Camille Gray is a strategist at Initiative. She specialises in retail marketing, specifically e-commerce, focusing on cultural and media trends. She has a regular column, Add to Cart.
It’s a rush like no other.
A jolt of adrenaline surges through your bloodstream. Your heart beats faster, and every task up until this moment fades into nothingness as you re-read those five words on the screen …
Your package has been delivered.
Say what you want about love in the time of COVID, but unwrapping a parcel remains one of the most emotionally charged moments of the day. On the hunt for a dopamine hit, you’re suddenly ripping open that package like some wildcat in a David Attenborough documentary.
With e-commerce up 85% year on year, traditional offline touchpoints are vanishing…except for one. Both retailers and marketers alike need to acknowledge the opportunities that are literally knocking at their consumers’ front door. Here are three strategies to rethink this underused retail ritual:
1. Find your Tim Tam
Packaging isn’t a sexy topic. Terms like “padded mailers” and “Styrofoam packing peanuts” don’t set the world on fire, but also happen to be part of a $2.2 billion packaging industry.
And packing is also a crucial branded touchpoint.
Just ask Adore Beauty. Last week, the online retailer made history as the first female-led (and largest) IPO of the year. Part of its $616M valuation stems from the fact that it has gathered an army of 590,000 loyal customers who keep coming back (despite huge competition from Sephora, Priceline and Myer).
A key contributor? Every delivery comes with a selection of free samples, sustainable calico bags and … a single wrapped Tim Tam.
Founder Kate Morris saw an opportunity to add small touches of self-care within each delivery, based on her insight that beauty and skincare were about “finding a few minutes in the day just for yourself.” Her Tim Tam strategy has proven so popular it’s spawned April Fool’s pranks and devoted Reddit threads driving a deeper attachment to the brand.
As Bonobos founder Andy Dunn says, “At the end of the day, you’re not building an ecommerce company, you’re building a brand that has ecommerce as its core distribution channel.”
2. Drug your customers
Dopamine is a miracle ingredient, and entirely legal.
It’s also proven to encourage repeat purchase, with 40% of consumers more likely to come back to a brand based on premium packaging alone.
It’s a strategy widely used amongst a new wave of disruptive direct-to-consumer (DTC) brands to hook their consumers. Australian DTC brands like Koala, Frank Body and Go-to Skin know that getting their customers on that dopamine hit is going to set them apart from their competitors (and middleman retailers).
Fulfilment platforms like Shopify are helping retailers take control of packaging to stand out, offering easy tools that encourage brands to customise their delivery.
Take Pilot for example. It’s an Australian men’s health platform that delivers prescriptions straight to your door. Amongst its distinctly witty social presence, its discreet and modern packaging has become a hallmark of its brand.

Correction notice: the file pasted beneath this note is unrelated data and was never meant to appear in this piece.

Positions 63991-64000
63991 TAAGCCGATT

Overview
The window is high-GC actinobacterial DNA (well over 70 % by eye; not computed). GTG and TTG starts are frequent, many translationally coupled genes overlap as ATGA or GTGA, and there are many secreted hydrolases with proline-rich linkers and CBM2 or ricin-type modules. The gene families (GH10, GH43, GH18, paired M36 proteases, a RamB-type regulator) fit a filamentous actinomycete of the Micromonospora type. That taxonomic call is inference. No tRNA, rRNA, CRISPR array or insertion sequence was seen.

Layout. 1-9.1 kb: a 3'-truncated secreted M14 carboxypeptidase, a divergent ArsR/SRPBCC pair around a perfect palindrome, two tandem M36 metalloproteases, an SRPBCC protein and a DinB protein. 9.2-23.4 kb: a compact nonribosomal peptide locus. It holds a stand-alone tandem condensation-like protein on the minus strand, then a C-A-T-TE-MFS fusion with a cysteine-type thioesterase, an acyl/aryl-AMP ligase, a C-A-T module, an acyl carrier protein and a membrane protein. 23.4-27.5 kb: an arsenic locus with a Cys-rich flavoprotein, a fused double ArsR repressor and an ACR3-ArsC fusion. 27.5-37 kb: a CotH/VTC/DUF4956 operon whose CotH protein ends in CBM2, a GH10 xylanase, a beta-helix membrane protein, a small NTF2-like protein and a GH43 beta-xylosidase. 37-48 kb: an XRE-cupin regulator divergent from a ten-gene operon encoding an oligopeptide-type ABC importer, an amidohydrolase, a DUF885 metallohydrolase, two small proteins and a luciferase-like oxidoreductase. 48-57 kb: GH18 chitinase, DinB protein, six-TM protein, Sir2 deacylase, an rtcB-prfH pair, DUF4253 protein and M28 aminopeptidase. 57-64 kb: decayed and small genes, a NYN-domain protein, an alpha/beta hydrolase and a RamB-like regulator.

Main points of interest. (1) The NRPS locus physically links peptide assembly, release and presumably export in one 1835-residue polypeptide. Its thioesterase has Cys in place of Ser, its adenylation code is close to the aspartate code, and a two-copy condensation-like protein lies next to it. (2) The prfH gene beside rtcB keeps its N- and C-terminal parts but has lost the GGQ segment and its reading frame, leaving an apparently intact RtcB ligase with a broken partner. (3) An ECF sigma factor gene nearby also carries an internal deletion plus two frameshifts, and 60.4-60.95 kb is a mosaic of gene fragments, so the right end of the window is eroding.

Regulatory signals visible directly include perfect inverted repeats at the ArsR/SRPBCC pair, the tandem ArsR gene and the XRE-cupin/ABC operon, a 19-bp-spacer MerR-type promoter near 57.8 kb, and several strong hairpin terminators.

Similarly, DTC probiotic provider Seed uses packaging made from mushrooms that dissolve underwater – providing an instantly memorable experience for its eco-conscious buyer.
In this DTC world, brands create communities for their consumers. In the absence of a physical store, packaging has the potential to be the most powerful and effective form of media available to a brand because it offers a shared experience, which if crafted properly, cannot be replicated.
3. Honour the ritual
Animalistic as it sounds, humans are hardwired to relish in stockpiling rituals. The emotional high point of this practice is the grand reveal.
Just look at unboxing videos. Ryan’s World (a top toy unboxer) is currently sitting on 42 billion views on YouTube. While kids naturally delight in mystery vs reveal mechanics…that doesn’t fade in adulthood. Instead of toys, it’s luxury brands.
In August this year, a startup called Hybe decided to take on unboxing trends, allowing consumers to purchase a ‘mystery box’ containing a surprise luxury good. The boxes sell for 95% off the retail price, and allow customers the chance to score goods from Gucci, Yeezy and Luis Vutton – all part of a lucrative resale market with a twist.
Across YouTube and TikTok, the “Buying the cheapest thing” trend continues to flourish. In these videos, influencers engage in an ASMR therapy session, delicately unwrapping their (useless) luxury purchase. In this world, the point is not the product – it’s the process.
Unboxing a delivery is essentially an adult game of “peekaboo” as it delicately balances heightened anticipation with potential surprise. As toddlers will prove, the mystery of an unexpected reveal is a classic stich up – and one that happens to be the most underused marketing opportunities in retail.
So don’t leave opportunity on the doorstep. Like a romantic ritual – driven by intrigue, anticipation, attention and satisfaction – a well-executed packaging strategy will lead to meaningful long term brand relationships.
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